Sunday, May 13, 2012

Top Bar Bee Hives


So this is how much cedar you need to make two 
top bar hives. Actually I messed up my calculations 
and had to buy a few more boards. =) 


I couldn't find 12 x 1 inch boards so I had to glue 8 x 1 & 4 x 1 
inch boards together to make the sides and ends.


I brought them in over night to dry while clamped.


These are the follower boards. I cut them out of a single board 
I had previously glued together. I used a hand saw because I 
wanted to make sure my cuts were precise. I used a piece
 of wood as a guide so my cuts would be straight. 


Here are the follower boards clamped and glued to a top bar. 
The plans for this hive are free on the internet here. I highly recommend this 
site and the information available on it. 
The forum alone is worth its weight
 in honey.


Here I am screwing the ends to the sides. This is relatively easy 
if you any wood working skills and you follow the suggestion 
of the plan designer by using your follower boards as guides.


My life became much easier once I received my birthday present!
How did she know I wanted this specific portable table saw.
I have a very nice, beautiful and caring fiance who understands 
the value of good machinery at the end of my outstretched arm
 pointing at my soon to be birthday present when 
I drag her to the local box store. =)



The table saw sped up the making of the hives so much. In fact
 I don't think I could have made the top bars the way 
I chose to make them, without it.


To seal the bottom I bought translucent plastic crochet sheets from 
a craft store. You need to make sure whatever you use has small 
enough holes to keep unwanted pests out of your hive. The
 recommendation is something with 8-10 holes to the inch. 


Here are the hives with legs. The front hive has the skeleton of the 
roof, it needs cedar shingles to be complete. The back 
hive has the top bars laying on it after I cut the 
1/8 inch groove in the center of each for wax.  


Here is one of the roofs with the cedar shingles in place. I place
 a plastic sheet over the top of the hive before I put the roof on.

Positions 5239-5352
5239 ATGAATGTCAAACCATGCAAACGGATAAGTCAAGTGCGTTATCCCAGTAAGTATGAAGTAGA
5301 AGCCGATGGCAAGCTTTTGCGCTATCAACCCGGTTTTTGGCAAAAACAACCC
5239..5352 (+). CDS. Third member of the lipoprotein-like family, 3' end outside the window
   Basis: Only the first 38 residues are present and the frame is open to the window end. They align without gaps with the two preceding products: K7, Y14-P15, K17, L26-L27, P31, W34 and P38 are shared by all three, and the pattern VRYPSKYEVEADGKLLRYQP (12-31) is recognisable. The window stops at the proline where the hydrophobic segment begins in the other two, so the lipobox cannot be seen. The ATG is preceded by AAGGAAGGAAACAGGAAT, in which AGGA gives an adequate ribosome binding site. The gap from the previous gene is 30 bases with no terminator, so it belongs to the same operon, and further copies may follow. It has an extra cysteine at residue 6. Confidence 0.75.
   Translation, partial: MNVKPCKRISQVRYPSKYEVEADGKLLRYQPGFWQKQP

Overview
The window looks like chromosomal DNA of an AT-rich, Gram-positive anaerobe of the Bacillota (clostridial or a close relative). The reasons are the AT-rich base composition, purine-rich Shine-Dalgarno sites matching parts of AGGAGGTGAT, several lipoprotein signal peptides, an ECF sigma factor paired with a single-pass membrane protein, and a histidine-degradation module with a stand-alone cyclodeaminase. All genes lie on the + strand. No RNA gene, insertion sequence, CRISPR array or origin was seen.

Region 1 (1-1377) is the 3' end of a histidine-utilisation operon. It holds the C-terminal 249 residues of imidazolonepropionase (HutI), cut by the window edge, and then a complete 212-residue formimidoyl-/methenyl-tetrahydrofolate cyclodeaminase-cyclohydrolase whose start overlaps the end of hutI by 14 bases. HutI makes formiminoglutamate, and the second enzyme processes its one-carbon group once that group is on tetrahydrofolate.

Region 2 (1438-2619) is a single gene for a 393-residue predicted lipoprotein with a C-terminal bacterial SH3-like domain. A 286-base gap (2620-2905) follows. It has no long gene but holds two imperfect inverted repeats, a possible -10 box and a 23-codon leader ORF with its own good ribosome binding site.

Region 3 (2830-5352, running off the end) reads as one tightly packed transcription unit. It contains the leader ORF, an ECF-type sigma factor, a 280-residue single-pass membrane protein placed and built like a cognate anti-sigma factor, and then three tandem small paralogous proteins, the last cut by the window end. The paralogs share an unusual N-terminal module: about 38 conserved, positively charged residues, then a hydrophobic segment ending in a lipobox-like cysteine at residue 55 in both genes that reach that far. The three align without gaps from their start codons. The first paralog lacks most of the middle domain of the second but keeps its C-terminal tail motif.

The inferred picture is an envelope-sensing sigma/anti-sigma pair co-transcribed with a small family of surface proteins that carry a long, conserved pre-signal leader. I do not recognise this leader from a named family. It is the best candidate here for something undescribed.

This water proofs my hive. If you opt to make your roof 
completely water proof you can skip the plastic sheet. 


Here are the top bars. Note the center of each bar has
 a 1/8 inch groove cut out. This will be filled with 
wax so the bees can use it as a comb guide.


On the left are freshly filled top bars. The bars on the right
 have been cleaned up so only the wax in the center
 is left. Note because I cut the groove straight through 
the top bars some sort of stop needs to be used to
 keep the wax from spilling out of the ends when
 you pour the wax. I opted for duct tape, of course. =)


This is what 10,000 bees look like. The queen is in the 
center in a segregated box so the newly acquainted 
worker and drone bees don't kill her right away.
It is interesting that in a couple days the queen 
bees pheromones will convert the ravenous
 queen-blood thirsty bees into a complacent hive
 ready to defend the her to the death. 


Here I am shaking the bees out of their holding cell 
and into their new home. I did not get stung on 
hiving day, although I had a bee crawl up my 
leg because I forgot to tuck my pants into my socks. 
Luckily it was a drone and couldn't sting me. =)


So here is the finished project. Every piece of wood on the
 hive is cedar even the legs. You could make a hive 
much cheaper than I did, but I personally did not 
want to use pressure treated or chemically
 painted wood for my hives. 

3 comments:

  1. Thanks for putting this together. I've read Phil Chandler's book and been to biobees.com, but seeing all the steps in pictures really helps me wrap my head around the process. I plan on making a TBH, actually I planned on making on this Spring and never got around to it.

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  2. Hello, I wish I had these pics before I started to make them too. =) I learned a lot in the process and the next ones I make will be much easier. My advise is make sure you have good tools and don't worry to much about dimensions as long as they are approximate. I found a 12 inch board in the United States is really only 11 1/2 inches or so. So my whole hive is marginally smaller than the blueprints. Good luck and let me know if you have any questions.

    Patrick

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